Davis: They didn’t discourage it. They kind of left me alone, as far as I can remember, which is good. They didn’t put pressure on me to be a writer, but so many of their friends were writers, so much of what they talked about was writing, and I was good at it, and they helped me. If I read a poem to them that I was going to take into school, they would talk to me about rhymes and rhyme schemes and how it could be a little better, but in a nice way. I showed my mother a short story that I’d written that had a not-very-nice mother in it, in fact a very not-very-nice mother, and she was a little hurt by it because it was so close to home, and yet she was giving me all the suggestions she could about “this part more” and “a little less of that.” I think I found the note or something that she wrote on it. So there was a lot of encouragement but no pressure.
Wachtel: You said somewhere that you realized that being a writer wasn’t a happy fate.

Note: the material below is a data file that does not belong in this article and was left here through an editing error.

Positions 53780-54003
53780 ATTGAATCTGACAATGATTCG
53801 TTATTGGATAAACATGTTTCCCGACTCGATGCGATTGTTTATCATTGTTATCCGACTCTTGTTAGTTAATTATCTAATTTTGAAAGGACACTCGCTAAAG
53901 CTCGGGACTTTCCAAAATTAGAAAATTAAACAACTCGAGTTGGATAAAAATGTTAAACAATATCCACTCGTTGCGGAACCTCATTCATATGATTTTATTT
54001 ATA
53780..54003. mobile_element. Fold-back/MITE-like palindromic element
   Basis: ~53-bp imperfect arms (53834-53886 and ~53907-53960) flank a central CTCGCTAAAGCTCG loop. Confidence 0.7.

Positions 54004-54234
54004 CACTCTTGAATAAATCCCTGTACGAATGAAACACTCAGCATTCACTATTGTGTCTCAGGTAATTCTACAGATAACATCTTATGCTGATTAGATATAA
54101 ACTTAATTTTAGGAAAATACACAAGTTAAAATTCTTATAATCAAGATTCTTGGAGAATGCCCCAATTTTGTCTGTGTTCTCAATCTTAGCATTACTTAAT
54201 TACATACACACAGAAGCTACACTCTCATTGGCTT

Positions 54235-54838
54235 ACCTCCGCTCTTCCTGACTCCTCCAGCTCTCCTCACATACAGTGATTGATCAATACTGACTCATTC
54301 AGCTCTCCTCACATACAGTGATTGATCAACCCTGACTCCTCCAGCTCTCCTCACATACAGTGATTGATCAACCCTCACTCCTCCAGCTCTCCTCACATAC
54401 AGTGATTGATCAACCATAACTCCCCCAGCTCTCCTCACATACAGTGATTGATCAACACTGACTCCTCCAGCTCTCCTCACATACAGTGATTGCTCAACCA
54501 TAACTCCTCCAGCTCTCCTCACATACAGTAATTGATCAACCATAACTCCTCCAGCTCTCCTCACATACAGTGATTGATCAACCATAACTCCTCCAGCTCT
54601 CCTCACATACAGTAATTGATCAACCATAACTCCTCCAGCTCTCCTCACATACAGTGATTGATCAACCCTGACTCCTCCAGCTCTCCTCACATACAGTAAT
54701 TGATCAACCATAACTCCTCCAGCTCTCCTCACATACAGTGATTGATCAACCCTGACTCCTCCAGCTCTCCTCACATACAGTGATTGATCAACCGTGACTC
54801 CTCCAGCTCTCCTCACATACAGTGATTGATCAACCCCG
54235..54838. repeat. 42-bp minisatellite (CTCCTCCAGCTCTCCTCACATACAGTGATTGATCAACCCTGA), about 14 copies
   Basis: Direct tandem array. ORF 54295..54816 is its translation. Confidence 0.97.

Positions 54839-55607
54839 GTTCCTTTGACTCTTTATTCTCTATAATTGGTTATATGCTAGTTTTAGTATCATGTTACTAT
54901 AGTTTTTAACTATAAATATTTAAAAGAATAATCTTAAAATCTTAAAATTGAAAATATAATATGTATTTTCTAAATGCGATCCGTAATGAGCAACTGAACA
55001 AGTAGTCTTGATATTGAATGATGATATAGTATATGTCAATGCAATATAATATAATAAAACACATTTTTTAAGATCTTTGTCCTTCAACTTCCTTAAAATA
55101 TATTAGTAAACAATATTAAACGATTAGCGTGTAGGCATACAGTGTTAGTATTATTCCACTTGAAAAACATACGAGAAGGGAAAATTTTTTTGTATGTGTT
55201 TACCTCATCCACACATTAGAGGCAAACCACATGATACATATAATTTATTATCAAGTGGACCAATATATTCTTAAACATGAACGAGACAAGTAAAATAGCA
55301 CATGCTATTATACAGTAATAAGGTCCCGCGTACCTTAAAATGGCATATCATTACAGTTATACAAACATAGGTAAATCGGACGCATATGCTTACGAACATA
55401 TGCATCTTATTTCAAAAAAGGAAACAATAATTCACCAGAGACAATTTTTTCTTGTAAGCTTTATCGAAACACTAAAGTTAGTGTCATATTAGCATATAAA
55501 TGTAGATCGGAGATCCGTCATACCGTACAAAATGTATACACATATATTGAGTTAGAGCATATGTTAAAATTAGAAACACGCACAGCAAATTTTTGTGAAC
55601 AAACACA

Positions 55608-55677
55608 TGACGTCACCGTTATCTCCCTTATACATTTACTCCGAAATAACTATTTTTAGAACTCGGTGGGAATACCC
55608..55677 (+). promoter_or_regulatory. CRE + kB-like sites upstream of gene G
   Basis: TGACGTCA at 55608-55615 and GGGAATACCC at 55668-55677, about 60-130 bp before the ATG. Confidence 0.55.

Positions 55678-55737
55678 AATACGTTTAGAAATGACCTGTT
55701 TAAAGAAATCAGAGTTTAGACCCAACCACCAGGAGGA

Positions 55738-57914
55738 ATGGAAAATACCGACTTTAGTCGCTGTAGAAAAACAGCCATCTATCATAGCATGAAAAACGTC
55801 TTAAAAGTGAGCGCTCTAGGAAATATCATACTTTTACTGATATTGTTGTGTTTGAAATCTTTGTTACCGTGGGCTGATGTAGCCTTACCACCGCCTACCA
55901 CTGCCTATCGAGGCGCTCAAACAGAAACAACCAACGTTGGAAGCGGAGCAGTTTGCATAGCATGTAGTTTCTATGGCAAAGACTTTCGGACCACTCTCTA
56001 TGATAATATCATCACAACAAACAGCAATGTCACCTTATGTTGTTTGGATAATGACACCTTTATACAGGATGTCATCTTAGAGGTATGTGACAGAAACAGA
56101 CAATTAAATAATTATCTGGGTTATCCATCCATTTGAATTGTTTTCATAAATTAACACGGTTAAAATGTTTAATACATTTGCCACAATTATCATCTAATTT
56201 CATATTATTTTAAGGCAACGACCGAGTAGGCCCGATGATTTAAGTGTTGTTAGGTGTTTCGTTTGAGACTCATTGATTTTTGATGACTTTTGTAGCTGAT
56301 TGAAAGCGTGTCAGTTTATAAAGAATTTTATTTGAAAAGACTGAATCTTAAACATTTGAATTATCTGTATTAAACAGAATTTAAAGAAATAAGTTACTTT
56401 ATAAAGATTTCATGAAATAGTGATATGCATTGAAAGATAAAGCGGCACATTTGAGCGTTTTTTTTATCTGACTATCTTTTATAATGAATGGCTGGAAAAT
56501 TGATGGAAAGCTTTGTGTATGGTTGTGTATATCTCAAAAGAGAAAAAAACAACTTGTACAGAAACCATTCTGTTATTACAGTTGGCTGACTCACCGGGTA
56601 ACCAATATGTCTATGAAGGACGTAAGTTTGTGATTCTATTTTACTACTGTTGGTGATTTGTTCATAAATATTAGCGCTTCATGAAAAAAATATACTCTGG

Davis: It wasn’t a happy fate when I first started out, but it became happy, say, when I was working hard at it and copying sentences from favourite writers and trying to work on my own stories—some of them endlessly. One took two years of work before it seemed at all finished. That was difficult. There were always moments of elation in the middle of it, and happiness, but the whole thing wasn’t happy, and it wasn’t until a few years later when I just found happier forms that I began to really take pleasure in it.
Lydia Davis VARIETIES OF DISTURBANCE
‘Lydia Davis has been called “one of the quiet giants in the world of American fiction” (Los Angeles Times), “an American virtuoso of the short story form” (Salon), an innovator who attempts “to remake the model of the modern short story” (The New York Times Book Review). Her admirers include Grace Paley, Jonathan Franzen, and Zadie Smith; as Time magazine observed, her stories are “moving . . . and somehow inevitable, as if she has written what we were all on the verge of thinking.”